Prognosis After Aortic Valve Replacement With a Bioprosthesis ..

N2 - Background: Many centers advocate bioprosthetic valves in the elderly to avoid anticoagulation, in particular when patient survival is less than the expected valve durability. Because expected survival in the elderly is increasing and age-specific risk of anticoagulation in the elderly is not known, we examined valve- and anticoagulation-related morbidity in elderly patients after aortic valve replacement (AVR) with bioprostheses or mechanical prostheses. Methods and Results: Between January 1980 and June 1994, 211 patients age ≤70 years underwent isolated AVR; there were 109 men (52%) and 102 women (48%). Mean age was 75.9±4.8 years. Aortic stenosis was present in 194 (92%) patients. Bioprostheses were used in 145 (69%) and mechanical prostheses were used in 66 (31%). Chronic anticoagulation was maintained in all patients with a mechanical valve and in 18 patients (12%) with a bioprosthetic valve. Follow-up data were obtained for 98% (194 of 197) of hospital survivors at a mean follow up of 3.8 years. Operative mortality was 6.6%; survival at 3 and 5 years was 75.3±3% and 64.6±4%, respectively. There was no significant difference in operative or late mortality between patient groups. Rates of freedom from thromboembolic events, endocarditis, and anticoagulant-related hemorrhage for bioprosthetic and mechanical valve patients were similar. Prosthetic failure was identified in three bioprosthetic valves (2%); furthermore, the 4 patients in the series who required reoperation had received bioprostheses at the first operation. Conclusions: In conclusion, (1) elderly patients undergoing isolated AVR can be managed with either mechanical or bioprosthetic valves with similar early and late risk, as long as there are no specific contraindications to anticoagulation; (2) anticoagulation-related risk of hemorrhage is low in this group of elderly patients; and (3) the low but significant risk of reoperation following the use of bioprostheses suggests that mechanical valves may be underused in the elderly.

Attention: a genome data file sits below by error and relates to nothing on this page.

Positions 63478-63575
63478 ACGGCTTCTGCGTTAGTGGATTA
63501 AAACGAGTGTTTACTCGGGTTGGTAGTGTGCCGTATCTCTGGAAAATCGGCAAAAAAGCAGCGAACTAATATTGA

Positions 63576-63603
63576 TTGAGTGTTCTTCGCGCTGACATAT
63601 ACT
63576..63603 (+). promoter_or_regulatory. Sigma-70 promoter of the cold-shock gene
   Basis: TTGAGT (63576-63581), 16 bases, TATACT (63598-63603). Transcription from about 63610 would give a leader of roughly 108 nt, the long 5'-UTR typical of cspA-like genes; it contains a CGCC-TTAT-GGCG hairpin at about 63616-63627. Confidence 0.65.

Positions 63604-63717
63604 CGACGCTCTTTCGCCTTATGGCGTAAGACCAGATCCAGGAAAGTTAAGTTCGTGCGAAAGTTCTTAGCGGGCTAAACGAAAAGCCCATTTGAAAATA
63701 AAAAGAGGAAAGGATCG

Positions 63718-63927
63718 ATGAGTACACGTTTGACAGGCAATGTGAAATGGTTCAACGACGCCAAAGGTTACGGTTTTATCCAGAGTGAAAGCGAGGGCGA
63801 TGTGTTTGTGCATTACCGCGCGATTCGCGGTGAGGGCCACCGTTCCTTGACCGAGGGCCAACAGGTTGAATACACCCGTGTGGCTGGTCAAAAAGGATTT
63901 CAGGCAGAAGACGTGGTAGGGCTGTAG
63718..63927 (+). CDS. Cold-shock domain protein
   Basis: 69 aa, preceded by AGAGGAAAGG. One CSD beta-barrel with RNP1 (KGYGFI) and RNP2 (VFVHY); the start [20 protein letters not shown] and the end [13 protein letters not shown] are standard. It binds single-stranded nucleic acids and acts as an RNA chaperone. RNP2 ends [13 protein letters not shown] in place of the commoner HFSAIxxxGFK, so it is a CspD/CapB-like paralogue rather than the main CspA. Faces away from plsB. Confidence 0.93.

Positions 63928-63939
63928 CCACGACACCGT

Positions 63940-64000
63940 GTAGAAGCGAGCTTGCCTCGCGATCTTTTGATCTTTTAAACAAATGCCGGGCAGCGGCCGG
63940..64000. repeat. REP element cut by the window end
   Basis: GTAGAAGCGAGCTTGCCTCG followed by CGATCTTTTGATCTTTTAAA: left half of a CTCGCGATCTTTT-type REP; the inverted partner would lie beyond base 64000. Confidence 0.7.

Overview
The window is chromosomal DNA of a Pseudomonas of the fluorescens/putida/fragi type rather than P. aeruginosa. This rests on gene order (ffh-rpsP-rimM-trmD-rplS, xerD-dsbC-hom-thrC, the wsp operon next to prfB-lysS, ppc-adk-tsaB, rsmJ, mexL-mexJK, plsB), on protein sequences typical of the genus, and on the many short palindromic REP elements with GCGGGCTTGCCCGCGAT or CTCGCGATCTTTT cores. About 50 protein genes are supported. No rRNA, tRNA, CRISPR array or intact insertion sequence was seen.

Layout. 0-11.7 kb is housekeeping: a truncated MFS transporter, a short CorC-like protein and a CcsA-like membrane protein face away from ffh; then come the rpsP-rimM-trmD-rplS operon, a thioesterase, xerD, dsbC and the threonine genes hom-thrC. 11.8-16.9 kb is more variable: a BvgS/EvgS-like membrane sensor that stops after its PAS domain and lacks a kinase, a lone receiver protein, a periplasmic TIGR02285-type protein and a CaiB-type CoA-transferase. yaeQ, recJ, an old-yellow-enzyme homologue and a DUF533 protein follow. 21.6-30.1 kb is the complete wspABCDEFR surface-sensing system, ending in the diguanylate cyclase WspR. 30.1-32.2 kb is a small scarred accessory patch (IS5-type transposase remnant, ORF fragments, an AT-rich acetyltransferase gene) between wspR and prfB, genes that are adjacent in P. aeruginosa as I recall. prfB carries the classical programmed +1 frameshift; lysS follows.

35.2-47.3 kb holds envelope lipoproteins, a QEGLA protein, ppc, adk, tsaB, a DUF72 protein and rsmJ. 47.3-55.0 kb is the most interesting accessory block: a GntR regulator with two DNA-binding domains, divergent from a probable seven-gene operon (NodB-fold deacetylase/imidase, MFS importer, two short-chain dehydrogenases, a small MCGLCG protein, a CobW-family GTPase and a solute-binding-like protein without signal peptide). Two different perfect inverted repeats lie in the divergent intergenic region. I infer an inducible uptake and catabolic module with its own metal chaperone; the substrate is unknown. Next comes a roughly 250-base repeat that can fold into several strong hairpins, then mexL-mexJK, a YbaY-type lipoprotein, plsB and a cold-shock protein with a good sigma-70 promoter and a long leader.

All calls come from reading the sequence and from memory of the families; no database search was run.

Bioprosthetic valve - definition of bioprosthetic valve …

AB - Objective: Recommendations for aortic valve replacement in severe aortic stenosis are based primarily on the presence of symptoms. However, the onset f symptoms is often insidious, potentially leading to delayed intervention and suboptimal results. Identifying factors that reduce the survival of patients undergoing aortic valve replacement could lead to revised treatment guidelines and improved outcomes. Methods: We conducted a single-center observational clinical study of 3049 patients with aortic stenosis who underwent native aortic valve replacement with a single type of bioprosthesis. The primary end point was all-cause mortality from the date of operation. Multivariable analysis of risk factors for death was performed in the multiphase hazard function domain. Results: The presence of severe left ventricular hypertrophy at operation, which preceded symptoms in 17% of patients, was associated with decreased survival. This effect was magnified by the severity of aortic stenosis (P = .02) and use of small prostheses (P = .01). The presence of left ventricular dysfunction reduced survival (P = .0003). Although older age was a risk factor for death (P